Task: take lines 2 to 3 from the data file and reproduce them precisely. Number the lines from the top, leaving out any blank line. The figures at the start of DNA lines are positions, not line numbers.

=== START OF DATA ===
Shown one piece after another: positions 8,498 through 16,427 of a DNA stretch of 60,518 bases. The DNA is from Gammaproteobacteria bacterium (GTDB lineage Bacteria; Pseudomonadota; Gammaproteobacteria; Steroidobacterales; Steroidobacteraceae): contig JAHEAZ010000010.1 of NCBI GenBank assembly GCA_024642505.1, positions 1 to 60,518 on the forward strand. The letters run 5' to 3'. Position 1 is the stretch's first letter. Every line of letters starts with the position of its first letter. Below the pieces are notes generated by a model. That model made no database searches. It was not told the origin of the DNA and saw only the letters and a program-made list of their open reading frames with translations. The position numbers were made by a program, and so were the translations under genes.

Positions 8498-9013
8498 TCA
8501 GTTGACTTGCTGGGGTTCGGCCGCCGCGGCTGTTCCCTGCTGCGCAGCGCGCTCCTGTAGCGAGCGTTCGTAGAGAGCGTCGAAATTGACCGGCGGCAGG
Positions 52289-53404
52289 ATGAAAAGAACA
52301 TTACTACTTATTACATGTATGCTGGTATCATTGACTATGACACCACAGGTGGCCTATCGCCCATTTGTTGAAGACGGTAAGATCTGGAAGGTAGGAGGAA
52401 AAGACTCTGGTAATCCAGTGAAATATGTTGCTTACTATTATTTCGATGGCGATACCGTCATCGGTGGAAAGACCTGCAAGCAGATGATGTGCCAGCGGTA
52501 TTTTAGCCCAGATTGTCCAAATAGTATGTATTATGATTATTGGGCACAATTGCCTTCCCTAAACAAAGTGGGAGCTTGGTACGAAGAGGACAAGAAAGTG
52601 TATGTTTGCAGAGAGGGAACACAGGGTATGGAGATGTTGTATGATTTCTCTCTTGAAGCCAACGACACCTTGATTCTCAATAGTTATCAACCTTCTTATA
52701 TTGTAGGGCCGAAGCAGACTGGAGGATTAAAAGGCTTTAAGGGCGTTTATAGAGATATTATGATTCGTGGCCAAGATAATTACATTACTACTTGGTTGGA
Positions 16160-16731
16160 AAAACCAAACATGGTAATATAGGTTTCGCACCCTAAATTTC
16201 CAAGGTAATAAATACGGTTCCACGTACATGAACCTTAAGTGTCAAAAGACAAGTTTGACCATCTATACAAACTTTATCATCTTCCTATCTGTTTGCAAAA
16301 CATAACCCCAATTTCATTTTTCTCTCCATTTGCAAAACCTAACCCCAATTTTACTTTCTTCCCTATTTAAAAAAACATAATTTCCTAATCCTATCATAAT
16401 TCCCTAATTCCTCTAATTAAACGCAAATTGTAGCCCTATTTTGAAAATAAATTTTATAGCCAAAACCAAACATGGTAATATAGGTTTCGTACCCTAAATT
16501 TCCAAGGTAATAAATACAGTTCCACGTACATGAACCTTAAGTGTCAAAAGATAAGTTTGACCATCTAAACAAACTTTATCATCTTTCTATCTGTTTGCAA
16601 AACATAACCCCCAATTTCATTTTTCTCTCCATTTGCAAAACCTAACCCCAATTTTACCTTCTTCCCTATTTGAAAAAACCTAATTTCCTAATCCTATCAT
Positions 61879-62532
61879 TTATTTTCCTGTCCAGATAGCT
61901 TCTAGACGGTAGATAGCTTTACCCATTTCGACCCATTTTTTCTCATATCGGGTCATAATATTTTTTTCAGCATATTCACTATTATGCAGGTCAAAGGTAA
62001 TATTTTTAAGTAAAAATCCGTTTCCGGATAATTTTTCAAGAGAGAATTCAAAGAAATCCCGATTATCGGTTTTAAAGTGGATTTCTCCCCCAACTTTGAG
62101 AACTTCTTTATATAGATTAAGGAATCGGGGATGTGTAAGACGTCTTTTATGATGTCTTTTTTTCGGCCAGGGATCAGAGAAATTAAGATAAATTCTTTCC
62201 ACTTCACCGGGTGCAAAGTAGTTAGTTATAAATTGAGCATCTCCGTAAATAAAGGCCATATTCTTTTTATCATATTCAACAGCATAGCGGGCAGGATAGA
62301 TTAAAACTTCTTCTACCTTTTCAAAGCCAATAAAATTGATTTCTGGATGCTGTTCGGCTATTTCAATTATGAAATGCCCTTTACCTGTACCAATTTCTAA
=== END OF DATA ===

Positions 8498-9013
8498 TCA